Freedom’s Child by Jax Miller

Freedom’s Child | Jax Miller | 2015 | HarperCollins | 368p | Review copy | Buy the book

Freedom's Child by Jax MillerTwenty years ago Freedom Oliver was convicted of the murder of her husband. A couple of years later she was freed when her husband’s brother was charged instead but this was too late for Freedom’s daughter. Having given birth in prison, Freedom spent just moments with her baby before she was taken away. Once released, her children were the cost of Freedom’s safety. Freedom is given a new name and identity, hidden from the Delaneys, her husband’s dangerous, vengeful family. She is given no choice but to give up her son and daughter for adoption.

But in this world there is little light at the end of the tunnel; happiness is the rarest of gifts, and the two children, now with new names of their own (Mason and Rebekah), are adopted by the Paul family. The Pauls are Third Day Adventists and while one child now grown, Mason, manages to escape their rules and influence, the other does not. But then comes the day when Rebekah disappears, coinciding with the release from prison of Freedom’s brother-in-law. Freedom immediately escapes her Witness Protection Programme and sets off to recover her daughter, by tooth and nail if it comes to it.

Freedom Oliver is an extraordinary heroine, given voice by Jax Miller, an author who completely blew me away with this, her outstanding debut novel, Freedom’s Child. There is an awful lot wrong with Freedom’s life. She’s been almost destroyed by the events of her young marriage, so many years ago. It’s left her near dependent on booze, quick to anger, ready to fight. But she remembers the past vividly and it haunts her. She thinks about it constantly and we go back with her to her life as a member of the horrendous Delaney family. In many ways, the novel is an apology to her lost children, including letters, and this gives it such a power. Freedom Oliver, for all her flaws and her rage, tells us her story from the heart and it is brilliantly done. Freedom is very real indeed and, as a result, so too is her hunt for Rebekah.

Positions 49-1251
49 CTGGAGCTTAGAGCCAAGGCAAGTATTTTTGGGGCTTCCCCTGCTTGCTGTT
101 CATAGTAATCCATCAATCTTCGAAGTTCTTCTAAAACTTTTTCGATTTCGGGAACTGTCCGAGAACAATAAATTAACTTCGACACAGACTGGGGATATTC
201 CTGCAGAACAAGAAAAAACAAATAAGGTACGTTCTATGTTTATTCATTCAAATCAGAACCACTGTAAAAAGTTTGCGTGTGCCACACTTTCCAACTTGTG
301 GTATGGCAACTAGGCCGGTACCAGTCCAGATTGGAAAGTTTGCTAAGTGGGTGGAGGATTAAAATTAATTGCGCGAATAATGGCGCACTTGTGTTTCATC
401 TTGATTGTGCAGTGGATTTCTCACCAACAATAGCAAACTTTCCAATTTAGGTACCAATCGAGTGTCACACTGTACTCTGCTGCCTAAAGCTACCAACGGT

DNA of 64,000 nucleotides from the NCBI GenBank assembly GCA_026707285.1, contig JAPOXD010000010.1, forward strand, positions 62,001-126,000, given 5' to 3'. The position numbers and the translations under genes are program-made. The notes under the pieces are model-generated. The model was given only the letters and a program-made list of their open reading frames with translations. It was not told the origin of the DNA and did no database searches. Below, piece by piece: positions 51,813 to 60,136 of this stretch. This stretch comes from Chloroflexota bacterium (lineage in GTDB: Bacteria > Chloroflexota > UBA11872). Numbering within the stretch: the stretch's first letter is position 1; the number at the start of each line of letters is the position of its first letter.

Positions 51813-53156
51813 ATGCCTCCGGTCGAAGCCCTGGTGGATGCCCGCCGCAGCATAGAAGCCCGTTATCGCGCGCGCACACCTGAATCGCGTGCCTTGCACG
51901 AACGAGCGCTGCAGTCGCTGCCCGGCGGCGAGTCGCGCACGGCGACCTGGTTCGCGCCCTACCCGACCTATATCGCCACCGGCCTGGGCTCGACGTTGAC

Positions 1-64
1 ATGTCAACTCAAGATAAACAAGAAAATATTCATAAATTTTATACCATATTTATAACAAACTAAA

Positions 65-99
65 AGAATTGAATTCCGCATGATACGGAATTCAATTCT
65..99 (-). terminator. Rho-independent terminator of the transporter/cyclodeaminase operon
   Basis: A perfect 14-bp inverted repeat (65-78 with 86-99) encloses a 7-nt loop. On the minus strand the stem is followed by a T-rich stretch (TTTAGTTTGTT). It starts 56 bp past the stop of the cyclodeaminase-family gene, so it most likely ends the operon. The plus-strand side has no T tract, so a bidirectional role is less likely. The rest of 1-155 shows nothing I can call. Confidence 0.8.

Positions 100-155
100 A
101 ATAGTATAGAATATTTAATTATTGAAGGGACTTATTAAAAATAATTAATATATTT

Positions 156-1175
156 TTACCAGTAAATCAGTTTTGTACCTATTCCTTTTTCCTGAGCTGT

The forces Freedom faces are huge. The Delaneys are truly monstrous and in some ways literally so. Freedom’s mother-in-law is a disgusting creature. But even among this family Freedom has an ally and together they are faced with quite a task – the Delaneys on one side and the religiously fanatical Pauls on the other. The landscapes, too, come into play. Jax Miller describes her American locations vividly and with such atmosphere, whether we’re in the city or countryside, and many of them are laced with horror.

I was gripped by Freedom’s Child from start to finish. It is full of life, thanks to Freedom Oliver, but it is also such an accomplished thriller, packed full of edge-of-seat scenes and memorable, entertaining and sometimes utterly appalling characters. I can’t tell you about any of them here as you have to discover this wonderful novel for yourself which, from its very beginning, sets us off on a quest wrapped in heartache, pain, surprises and outright shocks. Its ending is every bit as good as its start, the plot fulling living up to the strengths of the novel’s characters and prose.

Freedom’s Child and Jax Miller are receiving large amounts of praise and it is completely merited. Gripping and addictive throughout, Freedom’s Child will undoubtedly end 2015 as one of my top thrillers – and novels – of the year.

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